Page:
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sexta-feira, 16 de março de 2012

Padre Alfonso Gálvez : The Drama of Post-Conciliar Catholicism

The Drama of Post-Conciliar Catholicism (I) PrintE-mail
Written by Padre Alfonso Gálvez
Friday, 24 February 2012 20:36
There are things that nobody –or at least almost nobody— talks about, but they are out there. The legend of the ostrich, which buries its head not to see the hunter, far from being a fable is a resounding fact in modern society. Such is the case of the tremendous crisis that modern Catholicism is experiencing; the worst in her history, according to the opinion of those who truly think. However, not only does nobody talk about it –except for a few people deemed crazy by the majority—, people are even led to believe that the Church is going through an epoch of splendor and growth. This is a further proof that Humanity today is ruled by the Prince of this World and Father of all liars –illuminating epithets attributed to Satan, which are not to be doubted because they come from the lips of Jesus Christ Himself. As to the Hierarchy of the Church, it barely alludes to the subject despite the desolation that reigns everywhere and which anyone with eyes, plus a minimum of good will, can see and easily confirm. This is how it has become possible that most Catholics are not aware that they have virtually ceased to be such, since they practice a Catholicism so far from the one lived in the Church for twenty centuries that someone could say that it is a different religion.
Pope Paul VI already said that the smoke of Satan had entered the Church. And though he did not say what that smoke was about, today we are perfectly able to describe and explain it; although our voices, as the voice of the Precursor, are also destined to resonate in the desert.
Well, the dense smoke about which Paul VI was talking is nothing other than the fact that Modernist doctrines have burst into the Church with the almost total absence of voices of alarm; which has led to their quick and effective dissemination with truly devastating consequences.
Saint Pius X said that Modernism was the sum of all heresies, as posterity has proven. Truly speaking, Modernism is something whose extreme subtlety makes it particularly serious.
Modernism is pursuing a different strategy to those used by all the heresies ever known in History. These heresies simply denied any or some of the dogmas of the Faith; unlike Modernism, which is careful not to deny anything absolutely (unless it is its last resort). Its modus operandi confines itself to skip over, say nothing, remain silent, bypassing or bracketing (challenging) the truths of the Faith to keep them wrapped in silence, first, and then to make them disappear. It is a clever and cunning tactic that is extremely effective, not to mention evil. In fact, in addition to the tactic of omission, the tactic of ambiguity or ambivalence should be added, which ultimately are the same thing, and which we will discuss later. It is ordinarily said that the experience of centuries has given the Devil wisdom. And rightly so, for the tactic now used by the Prince of Darkness is proving much more effective than all the others used by him throughout time.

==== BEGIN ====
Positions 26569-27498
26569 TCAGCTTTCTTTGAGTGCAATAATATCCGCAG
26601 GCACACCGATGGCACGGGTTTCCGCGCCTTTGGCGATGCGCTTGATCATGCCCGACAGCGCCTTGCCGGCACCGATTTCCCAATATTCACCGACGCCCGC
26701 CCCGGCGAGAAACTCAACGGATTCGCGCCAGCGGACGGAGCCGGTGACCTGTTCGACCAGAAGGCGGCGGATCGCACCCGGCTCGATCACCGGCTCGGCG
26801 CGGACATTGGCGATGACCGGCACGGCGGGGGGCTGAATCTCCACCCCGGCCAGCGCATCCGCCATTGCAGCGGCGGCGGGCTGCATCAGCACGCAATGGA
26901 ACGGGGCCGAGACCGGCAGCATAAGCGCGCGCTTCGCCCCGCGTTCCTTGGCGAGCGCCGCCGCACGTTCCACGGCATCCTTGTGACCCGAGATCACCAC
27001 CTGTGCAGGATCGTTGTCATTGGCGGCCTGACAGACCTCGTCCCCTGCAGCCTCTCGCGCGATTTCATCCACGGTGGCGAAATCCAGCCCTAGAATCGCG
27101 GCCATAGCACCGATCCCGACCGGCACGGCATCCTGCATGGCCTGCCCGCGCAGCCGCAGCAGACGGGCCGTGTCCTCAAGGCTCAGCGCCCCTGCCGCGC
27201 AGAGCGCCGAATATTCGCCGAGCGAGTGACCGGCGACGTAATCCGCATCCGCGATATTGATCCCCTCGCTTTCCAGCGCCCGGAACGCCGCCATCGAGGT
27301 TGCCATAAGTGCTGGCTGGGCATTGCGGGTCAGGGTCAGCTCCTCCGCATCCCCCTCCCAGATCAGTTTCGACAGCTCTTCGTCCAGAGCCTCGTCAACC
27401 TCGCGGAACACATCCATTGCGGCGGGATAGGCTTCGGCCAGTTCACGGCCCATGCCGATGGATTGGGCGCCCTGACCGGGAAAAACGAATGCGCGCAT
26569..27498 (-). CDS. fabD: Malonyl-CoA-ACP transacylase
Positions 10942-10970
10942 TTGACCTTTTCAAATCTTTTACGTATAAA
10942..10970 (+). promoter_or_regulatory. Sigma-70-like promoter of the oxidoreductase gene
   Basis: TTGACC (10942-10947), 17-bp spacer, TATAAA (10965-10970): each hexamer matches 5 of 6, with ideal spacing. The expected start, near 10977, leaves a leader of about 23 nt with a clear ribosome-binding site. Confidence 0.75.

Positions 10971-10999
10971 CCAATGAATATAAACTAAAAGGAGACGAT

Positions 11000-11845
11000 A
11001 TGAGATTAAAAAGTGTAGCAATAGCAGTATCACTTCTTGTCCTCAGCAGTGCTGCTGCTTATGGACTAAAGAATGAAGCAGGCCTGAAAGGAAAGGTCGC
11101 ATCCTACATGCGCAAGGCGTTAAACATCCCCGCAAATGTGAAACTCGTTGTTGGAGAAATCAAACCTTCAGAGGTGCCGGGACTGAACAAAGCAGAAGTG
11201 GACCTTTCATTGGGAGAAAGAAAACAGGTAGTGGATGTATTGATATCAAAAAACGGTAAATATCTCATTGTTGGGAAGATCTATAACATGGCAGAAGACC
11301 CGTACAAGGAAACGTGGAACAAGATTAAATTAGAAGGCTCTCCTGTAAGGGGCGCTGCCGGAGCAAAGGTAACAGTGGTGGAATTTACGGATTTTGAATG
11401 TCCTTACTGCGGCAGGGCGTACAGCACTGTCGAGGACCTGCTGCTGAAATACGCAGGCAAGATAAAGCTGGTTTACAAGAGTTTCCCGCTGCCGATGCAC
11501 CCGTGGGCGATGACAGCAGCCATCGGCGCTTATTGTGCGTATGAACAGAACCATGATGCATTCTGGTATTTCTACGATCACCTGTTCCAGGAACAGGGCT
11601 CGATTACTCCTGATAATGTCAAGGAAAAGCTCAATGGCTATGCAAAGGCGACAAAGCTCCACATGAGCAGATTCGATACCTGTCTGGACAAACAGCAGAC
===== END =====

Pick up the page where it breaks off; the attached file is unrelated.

Let us examine very briefly, in a comparative way for further illustration, the doctrinal proclamations of some of the various heresies that the Church has known throughout her history.
According to Arianism, for example, Jesus Christ is a created being. It denies, therefore, His divinity. With regard to Pelagianism, it denies the existence of original sin and the necessity of grace for salvation. Nestorianism, in turn, denies the unity of Persons in Jesus Christ; so that, according to this doctrine, there are two Persons in Christ, divine and human. The peculiarity of Donatism, however, is that it denies the validity of the sacraments given by those sacred ministers whose life is not beyond reproach. Etc.
Modernism, however, does not deny anything, at least theoretically, unless denying is its last resort, as stated above. Nevertheless, practically and in fact, Modernism denies everything, but subtly enough to fool those who are not very discerning (often the majority of people); besides, to top it off, it attributes to itself the prerogative of the strictest orthodoxy as if it were in possession of the most authentic interpretation ever made of what Christianity is supposed to be. Since this editorial is not about making a careful study of this issue, we will only expound a few current cases to illustrate the problem.
For example, many documents with modernist flavor –quite a few of them are even official documents in so far as they have been issued by persons who belong to the ecclesiastical Hierarchy— often state, in reference to the Trinity, that the Holy Spirit proceeds from the Father. This is true, although it must be noted that such writings are careful to omit that He also proceeds from the Son. Since this statement, taken by itself and literally, is true (but false if one considers that it silences half the truth), it often goes unnoticed and accepted as orthodox. The system used here, as can be seen, is the tactic of omission or silence, rather than simple disavowal, which is certainly much more dangerous in that it can provoke scandal or arouse the gullible. The purpose pursued with this method is easy to guess: they do not say that the Holy Spirit proceeds also from the Son with the real intention of denying the divinity of Jesus Christ (at bottom, as shown, this whole thing is a disguised Arianism). However, one has to admit the intelligence of this approach, as it always leaves an escape route, especially with a view to possible charges of heterodoxy.
  The Drama of Post-Conciliar Catholicism (II)
 The Drama of Post-Conciliar Catholicism (III)

The Drama of Post-Conciliar Catholicism (and IV)